As the World marks Labour Day today, President Uhuru Kenyatta is expected at Uhuru Park to weigh in on the minimum wage which Central Organisations of Trade Unions (COTU-K) says only covers workers who are not unionisable.
At the heart of today’s push for better pay is non-compliance with the minimum pay whose review has become an annual ritual that only appears on paper and often ignored by employers.
Workers’ trade unions will be making a case for the improved pay for their members who are unlikely to comprehend why the minimal previous pay increments are not translating to more prosperity.
While salaries have risen by 89 per cent, on average since 2009, the cost of living has marched ahead at 97 per cent to demonstrate the impact of declining actual remuneration despite some nominal increments.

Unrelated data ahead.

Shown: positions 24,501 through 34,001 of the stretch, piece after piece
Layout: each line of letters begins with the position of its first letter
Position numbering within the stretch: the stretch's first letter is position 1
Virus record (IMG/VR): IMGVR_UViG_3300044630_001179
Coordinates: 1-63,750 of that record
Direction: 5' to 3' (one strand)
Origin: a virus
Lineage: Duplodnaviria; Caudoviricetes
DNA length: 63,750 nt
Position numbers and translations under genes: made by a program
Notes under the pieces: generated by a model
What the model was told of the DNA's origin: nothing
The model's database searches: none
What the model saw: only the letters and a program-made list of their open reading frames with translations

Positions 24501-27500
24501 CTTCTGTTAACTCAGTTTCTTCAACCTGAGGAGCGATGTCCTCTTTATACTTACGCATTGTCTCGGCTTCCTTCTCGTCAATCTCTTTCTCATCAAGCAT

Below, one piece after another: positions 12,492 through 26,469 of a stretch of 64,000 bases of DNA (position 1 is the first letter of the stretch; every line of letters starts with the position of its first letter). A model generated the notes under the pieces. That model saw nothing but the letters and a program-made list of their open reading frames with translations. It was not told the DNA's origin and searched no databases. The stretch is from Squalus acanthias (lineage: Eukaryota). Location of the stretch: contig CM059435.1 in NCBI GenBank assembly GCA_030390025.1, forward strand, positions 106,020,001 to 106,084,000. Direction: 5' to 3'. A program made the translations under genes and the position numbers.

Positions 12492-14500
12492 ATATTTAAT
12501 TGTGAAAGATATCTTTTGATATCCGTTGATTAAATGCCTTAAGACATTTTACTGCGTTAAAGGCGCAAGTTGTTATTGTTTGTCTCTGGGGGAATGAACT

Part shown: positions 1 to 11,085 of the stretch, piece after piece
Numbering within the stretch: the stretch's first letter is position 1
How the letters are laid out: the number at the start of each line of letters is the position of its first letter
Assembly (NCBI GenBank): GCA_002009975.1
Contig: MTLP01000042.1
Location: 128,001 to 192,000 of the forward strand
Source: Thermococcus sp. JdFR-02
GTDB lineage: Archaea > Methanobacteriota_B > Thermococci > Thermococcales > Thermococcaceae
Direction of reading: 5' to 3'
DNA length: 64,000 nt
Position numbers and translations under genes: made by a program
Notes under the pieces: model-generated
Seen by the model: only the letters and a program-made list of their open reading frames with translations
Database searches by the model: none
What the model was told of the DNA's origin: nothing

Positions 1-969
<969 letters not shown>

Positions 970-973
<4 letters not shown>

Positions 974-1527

Worst affected are the estimated 2 million employed in the private sector where pay has stagnated as the profit-driven employers struggled to remain afloat.
Hardest hit are the low to lower middle income earners whose purchasing power has been eroded the fastest, partly because most of their household budgets are spent on commodities with volatile prices including food.
The disparity between pay and cost of living is more prominent as you go lower on the incomes scale.